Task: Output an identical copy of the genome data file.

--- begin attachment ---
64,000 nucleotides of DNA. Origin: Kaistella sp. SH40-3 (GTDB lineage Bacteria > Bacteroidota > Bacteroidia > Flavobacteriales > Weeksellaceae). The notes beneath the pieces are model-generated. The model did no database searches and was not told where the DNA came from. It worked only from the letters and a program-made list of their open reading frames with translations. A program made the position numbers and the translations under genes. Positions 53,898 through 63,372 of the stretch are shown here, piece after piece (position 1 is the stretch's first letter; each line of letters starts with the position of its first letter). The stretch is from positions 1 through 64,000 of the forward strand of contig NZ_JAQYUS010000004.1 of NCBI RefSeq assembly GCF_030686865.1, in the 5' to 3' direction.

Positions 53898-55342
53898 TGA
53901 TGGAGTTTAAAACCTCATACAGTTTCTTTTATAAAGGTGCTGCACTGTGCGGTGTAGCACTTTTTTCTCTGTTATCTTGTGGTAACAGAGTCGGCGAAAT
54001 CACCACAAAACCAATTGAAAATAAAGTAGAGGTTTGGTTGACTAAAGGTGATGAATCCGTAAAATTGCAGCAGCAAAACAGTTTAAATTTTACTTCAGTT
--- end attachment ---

64,000 nucleotides of DNA. Origin: Kaistella sp. SH40-3 (GTDB lineage Bacteria > Bacteroidota > Bacteroidia > Flavobacteriales > Weeksellaceae). The notes beneath the pieces are model-generated. The model did no database searches and was not told where the DNA came from. It worked only from the letters and a program-made list of their open reading frames with translations. A program made the position numbers and the translations under genes. Positions 53,898 through 63,372 of the stretch are shown here, piece after piece (position 1 is the stretch's first letter; each line of letters starts with the position of its first letter). The stretch is from positions 1 through 64,000 of the forward strand of contig NZ_JAQYUS010000004.1 of NCBI RefSeq assembly GCF_030686865.1, in the 5' to 3' direction.

Positions 53898-55342
53898 TGA
53901 TGGAGTTTAAAACCTCATACAGTTTCTTTTATAAAGGTGCTGCACTGTGCGGTGTAGCACTTTTTTCTCTGTTATCTTGTGGTAACAGAGTCGGCGAAAT
54001 CACCACAAAACCAATTGAAAATAAAGTAGAGGTTTGGTTGACTAAAGGTGATGAATCCGTAAAATTGCAGCAGCAAAACAGTTTAAATTTTACTTCAGTT